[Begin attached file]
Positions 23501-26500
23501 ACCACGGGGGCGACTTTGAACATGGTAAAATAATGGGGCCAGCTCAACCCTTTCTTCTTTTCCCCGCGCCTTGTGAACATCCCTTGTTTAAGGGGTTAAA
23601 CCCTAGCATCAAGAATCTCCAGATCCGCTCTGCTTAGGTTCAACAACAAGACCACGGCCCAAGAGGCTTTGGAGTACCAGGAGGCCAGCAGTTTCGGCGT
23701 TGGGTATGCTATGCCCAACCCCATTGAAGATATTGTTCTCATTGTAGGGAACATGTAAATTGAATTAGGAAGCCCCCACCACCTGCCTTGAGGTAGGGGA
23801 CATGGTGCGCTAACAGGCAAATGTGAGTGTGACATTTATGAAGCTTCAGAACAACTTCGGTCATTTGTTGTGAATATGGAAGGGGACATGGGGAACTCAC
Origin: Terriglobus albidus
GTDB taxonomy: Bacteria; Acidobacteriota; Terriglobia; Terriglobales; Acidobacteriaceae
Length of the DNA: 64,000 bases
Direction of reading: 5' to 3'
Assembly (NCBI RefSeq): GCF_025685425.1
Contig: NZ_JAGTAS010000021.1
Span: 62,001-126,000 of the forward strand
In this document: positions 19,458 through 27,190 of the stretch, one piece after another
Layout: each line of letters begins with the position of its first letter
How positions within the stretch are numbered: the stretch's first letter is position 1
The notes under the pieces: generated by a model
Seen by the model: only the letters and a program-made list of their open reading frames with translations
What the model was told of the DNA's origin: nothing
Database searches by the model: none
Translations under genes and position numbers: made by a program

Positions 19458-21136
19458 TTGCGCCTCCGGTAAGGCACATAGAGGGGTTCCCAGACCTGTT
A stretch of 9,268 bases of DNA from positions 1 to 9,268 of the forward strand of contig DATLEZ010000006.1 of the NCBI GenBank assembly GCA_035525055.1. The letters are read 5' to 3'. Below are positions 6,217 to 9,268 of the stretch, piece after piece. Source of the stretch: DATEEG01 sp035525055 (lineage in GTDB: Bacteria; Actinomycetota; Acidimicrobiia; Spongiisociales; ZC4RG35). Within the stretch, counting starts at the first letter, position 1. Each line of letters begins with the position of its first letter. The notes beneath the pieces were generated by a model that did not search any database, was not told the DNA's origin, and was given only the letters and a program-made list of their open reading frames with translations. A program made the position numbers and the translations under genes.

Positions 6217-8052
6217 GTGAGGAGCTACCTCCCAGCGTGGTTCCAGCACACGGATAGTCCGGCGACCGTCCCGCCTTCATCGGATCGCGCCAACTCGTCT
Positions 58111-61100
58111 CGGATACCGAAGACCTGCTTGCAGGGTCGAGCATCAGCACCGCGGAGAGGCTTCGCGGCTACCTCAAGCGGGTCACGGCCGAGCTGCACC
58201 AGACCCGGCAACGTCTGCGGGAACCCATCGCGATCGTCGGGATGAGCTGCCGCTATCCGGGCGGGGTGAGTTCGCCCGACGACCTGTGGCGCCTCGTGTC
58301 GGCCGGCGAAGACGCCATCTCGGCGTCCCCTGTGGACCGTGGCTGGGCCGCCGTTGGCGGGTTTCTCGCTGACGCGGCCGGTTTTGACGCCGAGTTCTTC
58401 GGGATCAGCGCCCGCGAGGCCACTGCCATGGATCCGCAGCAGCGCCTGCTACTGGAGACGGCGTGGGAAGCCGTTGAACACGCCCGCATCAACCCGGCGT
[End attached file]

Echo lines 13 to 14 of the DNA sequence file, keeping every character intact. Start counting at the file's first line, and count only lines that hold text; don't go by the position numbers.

In this document: positions 19,458 through 27,190 of the stretch, one piece after another
Layout: each line of letters begins with the position of its first letter